For this week’s veggie subscription we are sharing more March favourites – with a hint of summer! We thought a pick me up from the standard programming might do us all some good with a reminder of warm summer days. So, this week we are sharing frozen wild Nova Scotian blueberries! Otherwise, we have some delicious favourites like cabbage, turnip, and carrots. It’s come to my attention that a large head of cabbage can be a struggle for some folks to get through, and I get it. I’ve been there, so this week I’ll be sharing 2 meals that will use up your 3lb head of green cabbage.
This week the small share also has:
White Mushrooms – Valley Mushrooms, PEI spray-free
Russet Potatoes – Elmridge Farm, spray-free
Super Sweet Carrots – Elmridge Farm, spray-free
Bramble Hill Microgreens – Bramble Hill Farm, spray-free
Hot House Tomatoes – Den Haan Greenhouses, conventionally-grown
Green Cabbage – Noggins Corner Farm, conventionally-grown
Wild Blueberries – Bonnymans’, spray-free
The large share has everything above, as well as:
A full lb of blueberries instead of ½ a lb
Buttercup Squash – Noggins Corner Farm, conventionally-grown
Gala Apples – Noggins Corner Farm, conventionally-grown
This time of year the green cabbage we get tends to be big, which is great because it means you can use them for multiple meals! Cabbage can be eaten in so many ways, it keeps well and it soaks up whatever flavours you cook it in. As an example of how to use it across multiple dishes, I have 2 recipes for cabbage this week. First is for a Ukrainian noodle dish called Halushki (Eastern European cultures have great cuisines to draw recipe inspiration from for cabbage recipes). Then, use the leftover cabbage to make a great side dish – Curry Roasted Cabbage Wedges.
Halushki is comfort food at its finest! The thick, soft, bite- sized noodles are reminiscent of Italian gnocchi. The dumplings are traditionally served with crispy bacon, mushroom, and onion fried in butter. The recipe also recommends lots of fresh dill and sour cream for serving. I added cabbage to the toppings, which you will see in regional variations of the meal. To make the Halushki I followed this recipe here: https://momsdish.com/recipe/617/ukrainian-dumplings-aka-galushki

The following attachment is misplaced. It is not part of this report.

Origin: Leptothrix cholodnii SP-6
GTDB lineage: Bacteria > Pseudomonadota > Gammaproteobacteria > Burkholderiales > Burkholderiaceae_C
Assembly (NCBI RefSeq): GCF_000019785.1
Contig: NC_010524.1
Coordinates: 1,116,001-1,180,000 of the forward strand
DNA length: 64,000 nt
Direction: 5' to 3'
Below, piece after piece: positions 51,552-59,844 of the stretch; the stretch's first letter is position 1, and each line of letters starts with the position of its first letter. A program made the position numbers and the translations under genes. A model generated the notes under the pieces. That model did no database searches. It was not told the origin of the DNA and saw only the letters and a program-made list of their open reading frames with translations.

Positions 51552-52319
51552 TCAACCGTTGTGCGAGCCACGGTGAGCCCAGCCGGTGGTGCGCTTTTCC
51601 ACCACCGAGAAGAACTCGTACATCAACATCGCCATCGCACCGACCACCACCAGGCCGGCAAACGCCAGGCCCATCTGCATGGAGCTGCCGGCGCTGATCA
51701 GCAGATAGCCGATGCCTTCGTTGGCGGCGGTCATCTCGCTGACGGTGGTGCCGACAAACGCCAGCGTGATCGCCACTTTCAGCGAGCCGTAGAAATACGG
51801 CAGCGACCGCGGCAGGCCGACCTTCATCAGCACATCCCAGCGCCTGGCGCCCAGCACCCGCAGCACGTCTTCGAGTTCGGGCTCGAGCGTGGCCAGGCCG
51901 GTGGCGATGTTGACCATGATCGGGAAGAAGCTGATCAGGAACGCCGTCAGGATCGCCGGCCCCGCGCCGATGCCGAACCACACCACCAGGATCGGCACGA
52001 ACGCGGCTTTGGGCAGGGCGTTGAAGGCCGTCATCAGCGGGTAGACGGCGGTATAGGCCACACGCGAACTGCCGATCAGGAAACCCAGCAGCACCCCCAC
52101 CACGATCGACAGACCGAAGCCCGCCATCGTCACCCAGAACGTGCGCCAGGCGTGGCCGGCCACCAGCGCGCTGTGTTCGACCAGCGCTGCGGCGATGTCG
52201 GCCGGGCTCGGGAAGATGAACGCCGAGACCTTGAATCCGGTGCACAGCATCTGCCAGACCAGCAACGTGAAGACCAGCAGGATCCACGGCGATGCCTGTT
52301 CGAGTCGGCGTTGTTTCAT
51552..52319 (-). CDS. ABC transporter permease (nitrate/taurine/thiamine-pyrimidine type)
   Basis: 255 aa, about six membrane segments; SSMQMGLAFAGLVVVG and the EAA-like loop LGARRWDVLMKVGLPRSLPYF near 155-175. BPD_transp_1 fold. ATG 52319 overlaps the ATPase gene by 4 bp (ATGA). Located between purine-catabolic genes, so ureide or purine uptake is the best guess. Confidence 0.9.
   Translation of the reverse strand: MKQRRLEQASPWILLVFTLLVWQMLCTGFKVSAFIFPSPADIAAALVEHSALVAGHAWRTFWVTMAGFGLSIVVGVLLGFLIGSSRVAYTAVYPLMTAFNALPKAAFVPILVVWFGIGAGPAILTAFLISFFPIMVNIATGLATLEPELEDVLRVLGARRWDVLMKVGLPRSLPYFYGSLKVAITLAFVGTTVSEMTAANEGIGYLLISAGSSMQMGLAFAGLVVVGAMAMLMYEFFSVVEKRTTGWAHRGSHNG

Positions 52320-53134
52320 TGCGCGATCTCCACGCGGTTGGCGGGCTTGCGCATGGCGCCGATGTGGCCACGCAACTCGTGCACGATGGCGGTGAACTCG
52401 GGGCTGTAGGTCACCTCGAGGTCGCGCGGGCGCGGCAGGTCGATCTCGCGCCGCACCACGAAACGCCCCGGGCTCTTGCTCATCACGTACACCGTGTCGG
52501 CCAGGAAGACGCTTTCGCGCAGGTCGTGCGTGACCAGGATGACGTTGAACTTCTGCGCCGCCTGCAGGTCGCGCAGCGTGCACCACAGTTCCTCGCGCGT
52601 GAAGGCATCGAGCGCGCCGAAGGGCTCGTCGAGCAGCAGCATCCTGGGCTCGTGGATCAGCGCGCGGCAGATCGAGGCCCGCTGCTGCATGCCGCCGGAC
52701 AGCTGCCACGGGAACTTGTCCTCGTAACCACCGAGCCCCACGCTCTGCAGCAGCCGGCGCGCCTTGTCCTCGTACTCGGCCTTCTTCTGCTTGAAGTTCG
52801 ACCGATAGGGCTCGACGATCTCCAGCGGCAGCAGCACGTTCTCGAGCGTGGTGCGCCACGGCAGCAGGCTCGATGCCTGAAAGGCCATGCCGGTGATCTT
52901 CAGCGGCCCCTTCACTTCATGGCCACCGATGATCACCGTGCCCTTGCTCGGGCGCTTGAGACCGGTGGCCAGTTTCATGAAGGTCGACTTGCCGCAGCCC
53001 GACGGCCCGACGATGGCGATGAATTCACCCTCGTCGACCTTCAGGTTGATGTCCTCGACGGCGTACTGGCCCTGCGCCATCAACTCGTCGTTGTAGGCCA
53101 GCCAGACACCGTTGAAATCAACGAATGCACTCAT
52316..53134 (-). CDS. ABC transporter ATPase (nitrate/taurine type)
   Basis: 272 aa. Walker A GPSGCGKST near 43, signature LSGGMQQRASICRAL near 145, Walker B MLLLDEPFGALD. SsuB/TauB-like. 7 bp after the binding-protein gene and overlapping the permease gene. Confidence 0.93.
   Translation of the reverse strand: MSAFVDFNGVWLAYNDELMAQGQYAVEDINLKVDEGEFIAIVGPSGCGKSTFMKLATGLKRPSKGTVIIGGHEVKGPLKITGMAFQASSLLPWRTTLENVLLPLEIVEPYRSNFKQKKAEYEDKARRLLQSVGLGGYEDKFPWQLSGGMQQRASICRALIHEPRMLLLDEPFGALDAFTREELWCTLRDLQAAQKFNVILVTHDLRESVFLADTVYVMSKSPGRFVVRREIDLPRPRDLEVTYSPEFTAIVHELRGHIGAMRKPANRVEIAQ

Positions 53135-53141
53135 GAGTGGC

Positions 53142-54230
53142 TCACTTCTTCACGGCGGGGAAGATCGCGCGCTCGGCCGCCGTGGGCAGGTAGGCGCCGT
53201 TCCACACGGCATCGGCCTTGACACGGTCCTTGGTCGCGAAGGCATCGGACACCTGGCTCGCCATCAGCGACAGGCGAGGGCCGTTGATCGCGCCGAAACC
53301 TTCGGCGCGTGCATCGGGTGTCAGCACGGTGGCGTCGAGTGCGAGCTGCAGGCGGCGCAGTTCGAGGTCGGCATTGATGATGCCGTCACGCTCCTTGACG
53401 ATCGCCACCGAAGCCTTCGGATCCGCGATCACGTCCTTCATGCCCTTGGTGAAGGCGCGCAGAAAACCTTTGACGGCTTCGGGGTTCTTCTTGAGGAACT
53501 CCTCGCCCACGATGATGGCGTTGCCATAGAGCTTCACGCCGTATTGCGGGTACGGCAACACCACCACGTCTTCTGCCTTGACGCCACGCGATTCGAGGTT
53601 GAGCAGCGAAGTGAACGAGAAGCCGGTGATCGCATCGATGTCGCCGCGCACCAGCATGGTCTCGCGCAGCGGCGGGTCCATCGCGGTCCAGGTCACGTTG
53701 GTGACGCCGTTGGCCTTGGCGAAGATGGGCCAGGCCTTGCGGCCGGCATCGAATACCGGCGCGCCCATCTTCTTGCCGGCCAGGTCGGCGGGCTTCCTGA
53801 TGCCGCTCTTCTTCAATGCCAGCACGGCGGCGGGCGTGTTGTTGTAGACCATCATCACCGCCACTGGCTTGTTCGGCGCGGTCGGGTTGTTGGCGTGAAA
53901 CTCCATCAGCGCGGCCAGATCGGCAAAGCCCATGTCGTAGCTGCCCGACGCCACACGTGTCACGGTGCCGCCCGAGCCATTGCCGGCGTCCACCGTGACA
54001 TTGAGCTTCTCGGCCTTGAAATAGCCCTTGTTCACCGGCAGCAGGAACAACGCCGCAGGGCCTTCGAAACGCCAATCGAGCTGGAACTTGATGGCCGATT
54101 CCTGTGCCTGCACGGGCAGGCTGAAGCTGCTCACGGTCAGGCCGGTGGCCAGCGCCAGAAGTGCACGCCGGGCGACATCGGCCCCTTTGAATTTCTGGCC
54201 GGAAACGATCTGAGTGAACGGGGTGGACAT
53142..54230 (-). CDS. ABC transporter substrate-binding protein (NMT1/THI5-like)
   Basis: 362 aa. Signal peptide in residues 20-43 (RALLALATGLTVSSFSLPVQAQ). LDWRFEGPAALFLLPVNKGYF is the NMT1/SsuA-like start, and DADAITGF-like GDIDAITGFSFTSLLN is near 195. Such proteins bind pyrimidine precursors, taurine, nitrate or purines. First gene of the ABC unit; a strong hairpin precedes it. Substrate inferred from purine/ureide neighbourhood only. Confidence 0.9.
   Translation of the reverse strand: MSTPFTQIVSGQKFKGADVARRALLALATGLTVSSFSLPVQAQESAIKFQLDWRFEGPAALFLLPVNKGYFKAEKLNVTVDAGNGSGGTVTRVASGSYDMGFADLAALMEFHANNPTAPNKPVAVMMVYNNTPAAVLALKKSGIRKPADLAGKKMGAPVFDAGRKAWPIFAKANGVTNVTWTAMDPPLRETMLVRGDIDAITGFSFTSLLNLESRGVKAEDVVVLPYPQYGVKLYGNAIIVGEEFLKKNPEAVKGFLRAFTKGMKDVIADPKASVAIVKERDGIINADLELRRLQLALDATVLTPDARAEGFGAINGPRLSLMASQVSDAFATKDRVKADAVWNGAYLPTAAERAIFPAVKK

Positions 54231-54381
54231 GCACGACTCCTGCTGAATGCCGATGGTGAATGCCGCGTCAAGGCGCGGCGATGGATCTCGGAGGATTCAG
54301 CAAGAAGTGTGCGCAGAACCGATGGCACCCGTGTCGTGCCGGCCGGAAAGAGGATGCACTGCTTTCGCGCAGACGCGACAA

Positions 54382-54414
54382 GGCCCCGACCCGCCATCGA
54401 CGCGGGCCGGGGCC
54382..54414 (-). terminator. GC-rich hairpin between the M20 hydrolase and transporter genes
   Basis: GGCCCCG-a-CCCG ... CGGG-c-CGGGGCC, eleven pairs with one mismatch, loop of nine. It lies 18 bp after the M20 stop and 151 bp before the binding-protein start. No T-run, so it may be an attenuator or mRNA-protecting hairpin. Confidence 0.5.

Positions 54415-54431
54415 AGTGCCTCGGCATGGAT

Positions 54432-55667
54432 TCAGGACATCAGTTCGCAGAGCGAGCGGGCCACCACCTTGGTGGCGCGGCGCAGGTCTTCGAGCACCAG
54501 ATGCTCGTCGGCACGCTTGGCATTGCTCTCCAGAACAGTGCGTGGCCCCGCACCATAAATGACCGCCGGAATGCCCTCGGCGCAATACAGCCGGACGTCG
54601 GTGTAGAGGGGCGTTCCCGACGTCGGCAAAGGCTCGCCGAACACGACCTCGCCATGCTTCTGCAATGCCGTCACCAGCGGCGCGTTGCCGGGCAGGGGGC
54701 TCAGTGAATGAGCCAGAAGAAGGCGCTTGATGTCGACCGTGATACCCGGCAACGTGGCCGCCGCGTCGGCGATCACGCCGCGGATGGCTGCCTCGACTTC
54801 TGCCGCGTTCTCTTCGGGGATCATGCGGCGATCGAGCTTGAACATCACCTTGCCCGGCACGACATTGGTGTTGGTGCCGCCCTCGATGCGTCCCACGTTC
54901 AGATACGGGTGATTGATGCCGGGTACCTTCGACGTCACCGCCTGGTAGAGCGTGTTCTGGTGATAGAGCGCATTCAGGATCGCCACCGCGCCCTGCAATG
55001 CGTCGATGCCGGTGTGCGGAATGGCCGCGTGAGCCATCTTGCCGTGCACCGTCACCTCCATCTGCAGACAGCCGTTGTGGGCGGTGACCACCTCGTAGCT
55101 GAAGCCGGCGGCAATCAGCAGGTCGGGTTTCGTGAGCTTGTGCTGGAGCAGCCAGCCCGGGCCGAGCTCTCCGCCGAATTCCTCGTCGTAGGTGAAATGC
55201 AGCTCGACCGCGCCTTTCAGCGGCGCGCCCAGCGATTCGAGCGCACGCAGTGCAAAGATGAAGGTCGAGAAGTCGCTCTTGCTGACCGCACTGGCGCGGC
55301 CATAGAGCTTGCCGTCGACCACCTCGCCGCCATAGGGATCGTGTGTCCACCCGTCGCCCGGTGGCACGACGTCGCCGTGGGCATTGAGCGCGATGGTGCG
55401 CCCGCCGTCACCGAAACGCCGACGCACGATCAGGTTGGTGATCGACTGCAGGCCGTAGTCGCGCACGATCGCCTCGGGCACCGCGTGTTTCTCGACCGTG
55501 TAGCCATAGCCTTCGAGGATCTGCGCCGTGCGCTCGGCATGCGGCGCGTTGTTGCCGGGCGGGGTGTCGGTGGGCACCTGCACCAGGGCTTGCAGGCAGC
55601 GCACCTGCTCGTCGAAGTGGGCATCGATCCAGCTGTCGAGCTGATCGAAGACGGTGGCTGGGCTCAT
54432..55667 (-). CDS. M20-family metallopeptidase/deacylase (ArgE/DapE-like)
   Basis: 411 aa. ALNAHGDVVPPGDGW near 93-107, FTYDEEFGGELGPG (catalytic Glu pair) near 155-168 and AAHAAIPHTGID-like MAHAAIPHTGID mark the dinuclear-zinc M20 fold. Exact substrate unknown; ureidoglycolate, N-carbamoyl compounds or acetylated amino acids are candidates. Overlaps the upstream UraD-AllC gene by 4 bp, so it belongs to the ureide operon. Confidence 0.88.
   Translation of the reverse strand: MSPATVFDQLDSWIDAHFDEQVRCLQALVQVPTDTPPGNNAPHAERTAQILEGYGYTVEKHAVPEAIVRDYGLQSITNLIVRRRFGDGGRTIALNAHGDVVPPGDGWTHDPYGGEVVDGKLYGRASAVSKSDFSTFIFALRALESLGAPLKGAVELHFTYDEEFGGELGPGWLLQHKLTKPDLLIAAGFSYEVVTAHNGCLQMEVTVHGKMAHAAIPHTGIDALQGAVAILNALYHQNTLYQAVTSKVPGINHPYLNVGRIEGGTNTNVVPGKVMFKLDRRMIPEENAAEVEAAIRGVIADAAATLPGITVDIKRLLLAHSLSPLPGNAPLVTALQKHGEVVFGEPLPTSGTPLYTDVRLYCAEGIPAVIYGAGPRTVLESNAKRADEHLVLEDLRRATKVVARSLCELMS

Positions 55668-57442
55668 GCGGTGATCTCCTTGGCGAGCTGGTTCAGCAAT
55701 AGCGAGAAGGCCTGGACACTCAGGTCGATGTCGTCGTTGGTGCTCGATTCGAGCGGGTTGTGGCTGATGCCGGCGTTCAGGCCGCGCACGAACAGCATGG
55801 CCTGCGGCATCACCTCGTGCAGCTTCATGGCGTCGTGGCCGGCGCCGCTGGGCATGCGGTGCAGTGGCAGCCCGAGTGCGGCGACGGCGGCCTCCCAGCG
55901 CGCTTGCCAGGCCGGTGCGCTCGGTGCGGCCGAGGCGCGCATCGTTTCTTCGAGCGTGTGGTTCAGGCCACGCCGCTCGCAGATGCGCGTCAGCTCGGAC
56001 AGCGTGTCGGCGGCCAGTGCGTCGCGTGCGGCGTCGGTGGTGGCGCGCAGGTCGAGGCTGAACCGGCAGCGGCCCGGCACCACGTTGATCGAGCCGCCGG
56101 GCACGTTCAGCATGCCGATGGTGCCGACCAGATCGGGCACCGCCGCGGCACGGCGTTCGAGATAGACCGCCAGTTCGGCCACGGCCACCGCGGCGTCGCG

It has instructions for how to make the dumplings fresh, it took about an hour from start to finish to make the dumpling dough, roll them out, and cut them into bite sized pieces. I made them the night before, froze them, and cooked them at dinner time the next day (as she suggests if making ahead). This made dinner time easier as it was only a matter of boiling the Halushki (make sure you do it from frozen), and frying up the toppings. It makes a large batch, so I had enough to serve 6 adults and save 2 servings in the freezer for a quick meal another time. If you’re intimidated by making fresh pasta/dumplings, I encourage you to give it a try! It came together easily with a bit of time, and the Halushki are very forgiving of being a bit misshapen. To add the cabbage, I first discarded the rough outer leaf, then peeled the next 6-8 leaves off the head of cabbage and cut them into small strips to fry with the mushroom and onion.
If you don’t want to make the dough fresh, you could substitute store bought gnocchi (available in our freezers!) for a non-authentic, but similar meal. Though the simple flavours of the crispy bacon, fried veggies, and fresh soft noodles won’t shine as much as with store bought noodles.
After using many of the outer layers of the cabbage for the Halushki, you’ll be left with a smaller head of cabbage. This is perfect for Curry Roasted Cabbage Wedges. This recipe typically asks for a smaller 2lb cabbage since a larger wedge is harder to get crisp, so using up some of the outside leaves first is perfect. This recipe is from The Complete Plant-Based Cookbook by America’s Test Kitchen. It is one of my favourite ways to eat cabbage and always impresses anyone who tries it!
- 7 tablespoons vegetable oil, divided
- 1 tablespoon curry powder, divided
- 1 ½ teaspoons sugar
- 1 teaspoon salt
- ¼ teaspoon pepper
- 1 2lb head green cabbage
- Adjust oven rack to lowest position and preheat oven to 475 degrees. Combine ¼ cup oil, 2 teaspoons curry powder, sugar, salt, and pepper in a small bowl.
- Halve cabbage through the core and cut each half into 4 approximately 2-inch-wide wedges, leaving core intact (you will have 8 wedges).
- Arrange cabbage wedges in an even layer on a rimmed baking sheet, then brush cabbage all over with oil mixture. Cover the sheet tightly with aluminum foil and roast for 10 minutes. Remove foil and drizzle 2 tablespoons of oil evenly over wedges. Return cabbage to the oven and roast uncovered, until cabbage is tender and sides touching the sheet are well browned, 12 to 15 minutes.
Serve these wedges with anything and everything! Marinated Cogmagun chicken thighs and roasted potatoes would be delicious. As would a Vessel Meats sausage, Nova Kraut Beet Kraut, and mashed potatoes. I’ve even added them to falafel plates, the curry flavour is great with hummus.
That’s a wrap on this week’s meal ideas. I hope you enjoy the blueberries, they’re a nice treat to have around and a lovely teaser of the summer produce season to come!
Until next week,
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